Websites need to get explicit consent before tracking user behaviour to serve adverts, an influential European privacy group has said.
The Article 29 Working Party said in a statement on Thursday that users needed to opt in to behavioural advertising under European law. The working party is made up of the national privacy watchdogs from each of the member states of the European Union.
A number of different mechanisms exist to track user behaviour, with the aim of serving adverts on websites tailored to an individual's interests. One of those mechanisms is to drop a cookie on a user's machine that enables advertisers to track the visited sites.
An opinion paper published by the Article 29 Working Party on Thursday said that while the group recognised the economic benefits of behavioural advertising to websites, advertisers and other stakeholders, these benefits could not come at the expense of privacy. While the group's opinion statement is not legally binding, it is meant to act as guidance for interested parties across Europe.
Even if users configure their browser settings to accept cookies, that is not enough to constitute informed consent, the working party said.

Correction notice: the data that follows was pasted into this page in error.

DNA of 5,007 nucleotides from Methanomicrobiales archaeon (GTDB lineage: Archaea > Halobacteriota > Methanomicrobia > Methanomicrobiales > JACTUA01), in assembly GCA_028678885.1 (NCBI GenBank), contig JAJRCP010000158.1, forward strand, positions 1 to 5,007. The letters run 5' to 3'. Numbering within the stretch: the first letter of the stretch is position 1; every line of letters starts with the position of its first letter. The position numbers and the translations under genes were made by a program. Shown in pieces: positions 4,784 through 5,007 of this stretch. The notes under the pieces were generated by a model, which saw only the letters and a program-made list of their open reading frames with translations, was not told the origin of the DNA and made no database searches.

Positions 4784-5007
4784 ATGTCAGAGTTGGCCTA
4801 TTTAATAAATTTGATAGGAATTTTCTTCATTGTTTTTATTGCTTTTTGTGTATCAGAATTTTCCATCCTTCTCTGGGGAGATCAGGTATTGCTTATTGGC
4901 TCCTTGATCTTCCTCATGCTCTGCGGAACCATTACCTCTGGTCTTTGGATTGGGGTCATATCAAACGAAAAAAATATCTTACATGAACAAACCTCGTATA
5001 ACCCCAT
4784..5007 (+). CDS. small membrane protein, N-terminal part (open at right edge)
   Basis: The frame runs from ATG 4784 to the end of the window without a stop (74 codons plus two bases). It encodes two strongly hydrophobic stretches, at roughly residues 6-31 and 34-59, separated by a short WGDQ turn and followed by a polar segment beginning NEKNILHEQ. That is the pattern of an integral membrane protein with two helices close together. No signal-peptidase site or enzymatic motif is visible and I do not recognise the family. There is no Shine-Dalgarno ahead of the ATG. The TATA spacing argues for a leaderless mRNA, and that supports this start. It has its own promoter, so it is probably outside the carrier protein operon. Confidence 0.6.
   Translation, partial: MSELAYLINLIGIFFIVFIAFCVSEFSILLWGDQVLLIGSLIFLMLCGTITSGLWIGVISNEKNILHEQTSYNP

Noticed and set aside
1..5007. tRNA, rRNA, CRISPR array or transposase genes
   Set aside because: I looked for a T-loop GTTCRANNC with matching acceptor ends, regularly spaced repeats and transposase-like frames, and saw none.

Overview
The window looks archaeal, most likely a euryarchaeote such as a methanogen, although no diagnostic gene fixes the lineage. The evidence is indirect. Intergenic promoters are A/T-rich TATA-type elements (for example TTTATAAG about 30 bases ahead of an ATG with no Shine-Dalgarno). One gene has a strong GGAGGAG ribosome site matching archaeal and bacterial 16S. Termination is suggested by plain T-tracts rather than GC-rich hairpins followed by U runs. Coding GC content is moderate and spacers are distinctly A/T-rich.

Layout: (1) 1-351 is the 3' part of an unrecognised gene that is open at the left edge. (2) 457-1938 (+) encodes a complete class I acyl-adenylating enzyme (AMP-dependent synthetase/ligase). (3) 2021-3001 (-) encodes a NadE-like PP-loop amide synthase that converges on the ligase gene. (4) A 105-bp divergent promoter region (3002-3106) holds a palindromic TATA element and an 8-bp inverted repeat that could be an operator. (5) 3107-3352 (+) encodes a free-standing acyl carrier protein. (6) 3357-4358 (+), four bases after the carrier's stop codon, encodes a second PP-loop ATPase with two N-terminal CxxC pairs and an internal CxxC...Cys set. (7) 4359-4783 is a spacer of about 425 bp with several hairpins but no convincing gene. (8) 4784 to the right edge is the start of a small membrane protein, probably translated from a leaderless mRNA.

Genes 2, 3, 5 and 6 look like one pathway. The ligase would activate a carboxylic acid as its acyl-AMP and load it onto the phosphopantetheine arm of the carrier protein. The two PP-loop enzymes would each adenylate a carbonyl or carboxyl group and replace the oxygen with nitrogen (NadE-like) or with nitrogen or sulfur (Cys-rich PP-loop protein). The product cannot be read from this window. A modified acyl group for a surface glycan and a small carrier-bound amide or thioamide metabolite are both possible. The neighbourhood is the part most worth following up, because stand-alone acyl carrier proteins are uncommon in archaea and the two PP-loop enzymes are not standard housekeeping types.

The privacy group's statement met with a strong reaction from the Internet Advertising Bureau (IAB). The UK trade body said in a statement on Friday that the Article 29 Working Group guidance was impractical.
"The [E-Privacy] Directive currently does not require an opt-in for cookies," said the IAB. "In practice, such a requirement would mean that users would have to confirm every single cookie placed on their PCs, leading to a permanent disruption of their internet experience."
IAB argued that browser settings could under law give consent to tracking. "The E-Privacy Directive acknowledged that the controls in modern web browsers give users full and granular control over cookies," it said.
Technology law expert Struan Robertson, who is legal director at Pinsent Masons solicitors, told ZDNet UK that the Article 29 Working Party statement on the E-Privacy Directive was a "compelling" interpretation of an "ambiguous" law.
"The Working Party says you need to ask website visitors to consent to cookies, and you can't imply that consent from browser settings that may never have been changed, because IE, Chrome and Firefox allow third-party cookies by default," said Robertson. "That is no consent at all, they argue, and it's a pretty strong argument in my view."
Robertson added that pressure would be more on ad networks to solicit consent for cookies than on publishers, as multiple publishers use the same ad networks.